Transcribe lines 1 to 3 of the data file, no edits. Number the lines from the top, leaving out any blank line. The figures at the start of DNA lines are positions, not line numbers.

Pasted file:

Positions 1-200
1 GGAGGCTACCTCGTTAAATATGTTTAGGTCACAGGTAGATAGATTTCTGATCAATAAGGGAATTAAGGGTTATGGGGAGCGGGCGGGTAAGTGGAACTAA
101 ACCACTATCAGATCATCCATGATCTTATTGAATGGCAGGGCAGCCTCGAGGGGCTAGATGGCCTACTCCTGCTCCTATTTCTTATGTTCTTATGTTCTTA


Positions 1-200
1 GGAGGCTACCTCGTTAAATATGTTTAGGTCACAGGTAGATAGATTTCTGATCAATAAGGGAATTAAGGGTTATGGGGAGCGGGCGGGTAAGTGGAACTAA
101 ACCACTATCAGATCATCCATGATCTTATTGAATGGCAGGGCAGCCTCGAGGGGCTAGATGGCCTACTCCTGCTCCTATTTCTTATGTTCTTATGTTCTTA